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9 Newborn Reflexes
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Because a newborn has limited control over his body, Mother Nature equipped him with many innate survival skills. These reflexes, while necessary, can make him seem like a bundle of nerves—twitching, jerking, and kicking at odd times—but they’re actually signs that everything is working just fine. Many of these primitive responses will disappear in a few months as your baby’s body becomes more organized and he no longer needs them. Meanwhile, you can keep tabs on his development by performing these fun and fascinating little checkups.
What It Is: Rooting reflex
Check It Out: Stroke the side of your baby’s cheek with your fingers or breast and he’ll turn his head toward it, open wide, and begin to make sucking movements with his mouth. This most basic of survival instincts can be a big help to nursing moms trying to teach their babies to latch on.
When It Disappears: About four months.
What It Is: Moro (or startle) reflex
Check It Out: Sit your baby upright for a few seconds with your hands lightly gripping her underarms, and your fingers supporting her neck then suddenly but gently lower her back a bit. She’ll throw out her arms and legs and extend her neck, as if to say, Pick me up! Loud, unexpected noises may elicit this reflex, and she may even cry when especially startled.
When It Disappears: Around two months.
What It Is: Walking (or stepping) reflex
Check It Out: Hold your baby under his armpits with his legs dangling, then lower him so his toes touch the floor. He should immediately place one foot in front of the other and start to “walk” in place.
When It Disappears: Around two months. (Perhaps it’s nature’s way of telling him he’s not really ready?)
What It Is: Grasp reflex
Check It Out: Stroke your baby’s palm with your finger. She’ll immediately grab your finger and hold on so tight you might have to pry her little fingers off. It’s her way of holding you and trying to get as much skin-to-skin contact as she can. If you stroke the sole of her foot, she’ll curl up her toes in the same way, too.
When It Disappears: Gradually, beginning in about the third month.
What It Is: Tonic neck (or fencing) reflex
Check It Out: When your baby is lying on his back, gently turn his head to the right. His right arm will shoot out in front of him and he’ll raise his other arm above his head. He’ll do the same thing on the opposite side if you turn his head to the left. Doctors have no idea what this reflex is for, but it does help your baby focus on the hand that’s out in front of him.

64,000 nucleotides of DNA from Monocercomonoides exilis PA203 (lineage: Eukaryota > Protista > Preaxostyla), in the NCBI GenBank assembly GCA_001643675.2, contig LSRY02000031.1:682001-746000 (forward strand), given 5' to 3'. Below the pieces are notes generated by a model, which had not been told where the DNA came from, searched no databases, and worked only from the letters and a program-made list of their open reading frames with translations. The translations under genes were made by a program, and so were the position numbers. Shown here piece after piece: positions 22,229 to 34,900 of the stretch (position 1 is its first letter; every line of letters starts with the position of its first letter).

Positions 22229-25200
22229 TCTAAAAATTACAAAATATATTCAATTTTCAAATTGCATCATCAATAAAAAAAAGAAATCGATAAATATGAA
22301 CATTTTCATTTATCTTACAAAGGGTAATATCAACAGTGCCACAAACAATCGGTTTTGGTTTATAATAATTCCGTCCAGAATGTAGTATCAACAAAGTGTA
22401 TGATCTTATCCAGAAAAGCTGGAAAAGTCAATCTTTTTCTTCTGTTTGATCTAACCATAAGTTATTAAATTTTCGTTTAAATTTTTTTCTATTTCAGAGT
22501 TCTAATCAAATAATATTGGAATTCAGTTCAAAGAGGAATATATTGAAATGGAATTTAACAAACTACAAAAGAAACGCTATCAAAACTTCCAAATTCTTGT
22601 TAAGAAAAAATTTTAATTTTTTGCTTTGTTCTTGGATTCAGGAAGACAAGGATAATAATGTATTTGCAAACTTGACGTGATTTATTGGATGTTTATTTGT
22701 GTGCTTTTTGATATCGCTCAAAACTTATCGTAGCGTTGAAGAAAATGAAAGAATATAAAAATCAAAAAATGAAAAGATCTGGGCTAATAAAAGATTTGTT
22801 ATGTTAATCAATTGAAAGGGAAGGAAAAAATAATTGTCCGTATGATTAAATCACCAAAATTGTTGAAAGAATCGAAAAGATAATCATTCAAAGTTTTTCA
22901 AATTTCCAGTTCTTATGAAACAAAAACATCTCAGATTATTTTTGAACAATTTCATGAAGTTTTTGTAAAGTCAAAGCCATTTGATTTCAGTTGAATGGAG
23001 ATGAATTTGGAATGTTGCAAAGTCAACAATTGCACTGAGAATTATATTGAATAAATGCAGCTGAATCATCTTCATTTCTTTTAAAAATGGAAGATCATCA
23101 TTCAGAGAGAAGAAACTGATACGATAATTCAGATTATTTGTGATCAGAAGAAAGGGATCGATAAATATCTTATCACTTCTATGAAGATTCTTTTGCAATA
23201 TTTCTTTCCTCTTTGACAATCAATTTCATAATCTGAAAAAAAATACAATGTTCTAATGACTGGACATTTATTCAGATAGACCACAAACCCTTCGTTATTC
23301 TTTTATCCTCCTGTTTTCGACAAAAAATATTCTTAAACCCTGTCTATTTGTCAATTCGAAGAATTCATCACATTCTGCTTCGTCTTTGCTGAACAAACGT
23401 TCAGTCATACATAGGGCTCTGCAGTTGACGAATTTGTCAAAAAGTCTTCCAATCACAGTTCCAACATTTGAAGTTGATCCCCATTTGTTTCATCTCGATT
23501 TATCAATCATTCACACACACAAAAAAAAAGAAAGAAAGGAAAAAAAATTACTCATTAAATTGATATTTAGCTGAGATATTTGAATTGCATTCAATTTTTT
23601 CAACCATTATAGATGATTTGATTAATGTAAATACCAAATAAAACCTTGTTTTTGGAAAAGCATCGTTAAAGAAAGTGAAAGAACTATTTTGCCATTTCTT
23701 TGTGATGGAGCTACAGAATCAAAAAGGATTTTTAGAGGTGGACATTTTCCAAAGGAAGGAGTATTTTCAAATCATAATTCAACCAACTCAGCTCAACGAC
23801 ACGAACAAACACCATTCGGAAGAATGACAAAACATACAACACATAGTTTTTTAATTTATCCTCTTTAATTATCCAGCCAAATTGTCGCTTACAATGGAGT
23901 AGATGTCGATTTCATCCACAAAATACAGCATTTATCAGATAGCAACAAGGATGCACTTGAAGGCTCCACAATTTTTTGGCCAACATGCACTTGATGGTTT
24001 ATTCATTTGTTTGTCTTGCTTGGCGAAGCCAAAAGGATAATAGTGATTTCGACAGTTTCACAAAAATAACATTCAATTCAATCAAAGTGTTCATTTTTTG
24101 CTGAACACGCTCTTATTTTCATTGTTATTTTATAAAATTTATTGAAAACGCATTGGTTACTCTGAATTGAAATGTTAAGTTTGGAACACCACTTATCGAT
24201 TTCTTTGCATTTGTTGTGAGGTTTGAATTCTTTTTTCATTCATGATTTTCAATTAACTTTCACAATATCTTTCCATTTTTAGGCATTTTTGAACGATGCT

When It Disappears: Between four and five months
What It Is: Righting reflex
Check It Out: Gently drop a blanket over your baby’s face. She’ll automatically shake her head from side to side and flail her arms until it falls off—it’s your baby’s way of protecting herself. As she gets bigger, this reflex will evolve as necessary. For instance, when she’s learning to sit up, she’ll automatically stick her hand out to catch herself if she begins to topple over.
When It Disappears: Toward the end of the first year, as muscle tone and control improve.
What It Is: Tongue-thrust reflex
Check It Out: Touch a baby spoon to the tip of her tongue and watch her push it back out. This reflex prevents her from choking on foreign objects. When It Disappears: Between four and six months, which is one reason why it doesn’t usually make sense to attempt solid feeding any earlier—except in the rare instance of gastroesophageal reflux disease (GERD), when doctors may recommend slightly thickening infant formula with rice cereal in a bottle.
What It Is: Withdrawal reflex
Check It Out: When your baby is sitting contentedly in his bouncy seat, suddenly bring your face close to his. He’ll quickly turn his head away in another attempt at self-protection. He’ll do the same if it’s an object headed his way (you may have noticed it in the blanket test just above), to avoid a collision.
When It Disappears: Fortunately, it lasts a lifetime! Or at least until that cute chick from algebra zooms in for a kiss.
This is an excerpt from THE BABYTALK INSIDER’S GUIDE TO YOUR BABY’S FIRST YEAR by the Editors of Babytalk Magazine. Copyright © 2008 by The Parenting Group, Inc. Published by Grand Central Publishing, New York, NY. All rights reserved.